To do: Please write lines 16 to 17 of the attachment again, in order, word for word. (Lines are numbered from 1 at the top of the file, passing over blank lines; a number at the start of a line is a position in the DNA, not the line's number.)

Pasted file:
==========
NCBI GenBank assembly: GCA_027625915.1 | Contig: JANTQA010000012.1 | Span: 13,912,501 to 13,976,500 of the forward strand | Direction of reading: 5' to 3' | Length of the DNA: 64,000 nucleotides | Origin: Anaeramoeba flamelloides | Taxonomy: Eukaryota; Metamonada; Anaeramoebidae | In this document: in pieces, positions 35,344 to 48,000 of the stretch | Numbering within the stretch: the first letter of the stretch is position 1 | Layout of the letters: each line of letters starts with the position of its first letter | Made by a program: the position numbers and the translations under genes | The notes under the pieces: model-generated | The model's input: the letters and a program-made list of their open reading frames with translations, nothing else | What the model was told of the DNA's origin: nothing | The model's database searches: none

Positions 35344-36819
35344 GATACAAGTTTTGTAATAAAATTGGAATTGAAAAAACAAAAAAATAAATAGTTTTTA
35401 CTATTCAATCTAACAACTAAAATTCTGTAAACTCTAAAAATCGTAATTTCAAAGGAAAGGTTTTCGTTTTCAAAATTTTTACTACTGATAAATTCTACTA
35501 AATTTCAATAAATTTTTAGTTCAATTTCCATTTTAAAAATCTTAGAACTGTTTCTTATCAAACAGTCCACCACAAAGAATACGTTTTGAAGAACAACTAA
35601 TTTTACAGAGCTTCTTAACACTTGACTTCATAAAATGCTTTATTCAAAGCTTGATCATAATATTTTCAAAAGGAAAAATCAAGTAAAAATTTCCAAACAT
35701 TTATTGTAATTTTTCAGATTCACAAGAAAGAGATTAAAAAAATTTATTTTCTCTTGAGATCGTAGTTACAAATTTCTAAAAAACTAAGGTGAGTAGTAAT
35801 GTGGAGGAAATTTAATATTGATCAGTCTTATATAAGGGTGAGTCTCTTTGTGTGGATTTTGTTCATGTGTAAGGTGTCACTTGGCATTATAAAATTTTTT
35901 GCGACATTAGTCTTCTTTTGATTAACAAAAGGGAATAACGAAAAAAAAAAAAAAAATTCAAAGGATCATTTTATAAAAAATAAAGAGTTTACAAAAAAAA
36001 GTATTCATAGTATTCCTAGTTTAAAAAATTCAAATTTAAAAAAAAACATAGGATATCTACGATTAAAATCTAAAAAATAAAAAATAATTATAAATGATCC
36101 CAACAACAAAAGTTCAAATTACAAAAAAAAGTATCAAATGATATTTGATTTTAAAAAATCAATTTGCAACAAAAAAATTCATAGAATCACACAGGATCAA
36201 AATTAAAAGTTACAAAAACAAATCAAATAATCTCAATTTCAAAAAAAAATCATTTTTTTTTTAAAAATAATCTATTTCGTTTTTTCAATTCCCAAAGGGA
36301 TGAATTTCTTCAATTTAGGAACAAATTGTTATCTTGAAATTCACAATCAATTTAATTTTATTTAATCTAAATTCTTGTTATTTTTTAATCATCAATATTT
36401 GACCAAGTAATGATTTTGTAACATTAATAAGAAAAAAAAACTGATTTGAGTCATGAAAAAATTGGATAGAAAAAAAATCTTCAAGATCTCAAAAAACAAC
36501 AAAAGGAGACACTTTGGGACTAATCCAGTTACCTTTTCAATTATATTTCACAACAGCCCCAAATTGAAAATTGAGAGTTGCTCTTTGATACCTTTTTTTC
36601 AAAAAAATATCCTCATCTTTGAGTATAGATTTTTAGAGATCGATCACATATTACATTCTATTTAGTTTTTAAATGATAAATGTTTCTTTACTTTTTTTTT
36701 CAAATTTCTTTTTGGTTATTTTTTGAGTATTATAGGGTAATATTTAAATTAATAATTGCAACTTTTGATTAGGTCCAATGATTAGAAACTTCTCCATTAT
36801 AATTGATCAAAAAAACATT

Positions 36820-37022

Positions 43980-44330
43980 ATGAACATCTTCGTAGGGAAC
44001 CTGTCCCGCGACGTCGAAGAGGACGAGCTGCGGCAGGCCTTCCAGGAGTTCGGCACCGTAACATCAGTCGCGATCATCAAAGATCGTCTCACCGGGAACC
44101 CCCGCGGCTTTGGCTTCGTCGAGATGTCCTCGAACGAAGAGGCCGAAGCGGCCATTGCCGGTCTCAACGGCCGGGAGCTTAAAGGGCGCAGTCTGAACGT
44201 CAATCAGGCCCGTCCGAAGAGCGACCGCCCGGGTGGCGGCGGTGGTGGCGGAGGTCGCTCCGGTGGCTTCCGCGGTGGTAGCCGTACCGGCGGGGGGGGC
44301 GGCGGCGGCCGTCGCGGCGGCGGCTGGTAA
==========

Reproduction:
36601 AAAAAAATATCCTCATCTTTGAGTATAGATTTTTAGAGATCGATCACATATTACATTCTATTTAGTTTTTAAATGATAAATGTTTCTTTACTTTTTTTTT
36701 CAAATTTCTTTTTGGTTATTTTTTGAGTATTATAGGGTAATATTTAAATTAATAATTGCAACTTTTGATTAGGTCCAATGATTAGAAACTTCTCCATTAT